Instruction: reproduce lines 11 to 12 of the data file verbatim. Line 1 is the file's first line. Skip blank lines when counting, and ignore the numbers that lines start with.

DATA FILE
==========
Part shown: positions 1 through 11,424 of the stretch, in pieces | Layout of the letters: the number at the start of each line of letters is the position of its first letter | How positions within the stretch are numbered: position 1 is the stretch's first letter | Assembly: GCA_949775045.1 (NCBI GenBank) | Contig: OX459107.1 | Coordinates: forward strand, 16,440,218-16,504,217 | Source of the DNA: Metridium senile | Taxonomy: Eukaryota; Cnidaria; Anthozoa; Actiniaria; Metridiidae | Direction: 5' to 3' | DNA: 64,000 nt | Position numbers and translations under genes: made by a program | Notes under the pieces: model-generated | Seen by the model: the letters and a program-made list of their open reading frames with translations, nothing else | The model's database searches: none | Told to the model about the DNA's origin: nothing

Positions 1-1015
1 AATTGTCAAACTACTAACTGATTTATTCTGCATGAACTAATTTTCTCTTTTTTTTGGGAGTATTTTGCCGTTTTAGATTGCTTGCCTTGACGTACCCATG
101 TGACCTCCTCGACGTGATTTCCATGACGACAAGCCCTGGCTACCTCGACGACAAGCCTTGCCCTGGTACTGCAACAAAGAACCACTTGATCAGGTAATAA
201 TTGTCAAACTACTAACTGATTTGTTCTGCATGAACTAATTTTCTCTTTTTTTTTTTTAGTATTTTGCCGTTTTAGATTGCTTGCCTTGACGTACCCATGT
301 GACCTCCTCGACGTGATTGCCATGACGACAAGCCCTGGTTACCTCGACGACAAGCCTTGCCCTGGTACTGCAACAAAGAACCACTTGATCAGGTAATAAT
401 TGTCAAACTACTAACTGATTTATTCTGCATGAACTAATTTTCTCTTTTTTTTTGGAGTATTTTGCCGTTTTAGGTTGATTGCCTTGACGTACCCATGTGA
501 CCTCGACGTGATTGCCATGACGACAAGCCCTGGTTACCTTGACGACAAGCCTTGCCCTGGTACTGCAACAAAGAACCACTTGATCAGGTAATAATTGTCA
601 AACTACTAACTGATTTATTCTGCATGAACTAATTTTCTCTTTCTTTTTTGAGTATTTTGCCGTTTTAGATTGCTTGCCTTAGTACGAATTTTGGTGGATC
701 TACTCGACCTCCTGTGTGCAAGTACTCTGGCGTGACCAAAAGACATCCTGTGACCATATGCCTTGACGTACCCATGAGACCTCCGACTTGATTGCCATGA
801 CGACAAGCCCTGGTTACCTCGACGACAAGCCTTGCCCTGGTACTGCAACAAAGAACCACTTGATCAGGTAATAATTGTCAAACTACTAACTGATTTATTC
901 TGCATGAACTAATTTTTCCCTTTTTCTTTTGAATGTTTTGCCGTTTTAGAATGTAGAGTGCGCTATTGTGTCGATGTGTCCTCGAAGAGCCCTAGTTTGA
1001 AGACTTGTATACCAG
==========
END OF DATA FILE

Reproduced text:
801 CGACAAGCCCTGGTTACCTCGACGACAAGCCTTGCCCTGGTACTGCAACAAAGAACCACTTGATCAGGTAATAATTGTCAAACTACTAACTGATTTATTC
901 TGCATGAACTAATTTTTCCCTTTTTCTTTTGAATGTTTTGCCGTTTTAGAATGTAGAGTGCGCTATTGTGTCGATGTGTCCTCGAAGAGCCCTAGTTTGA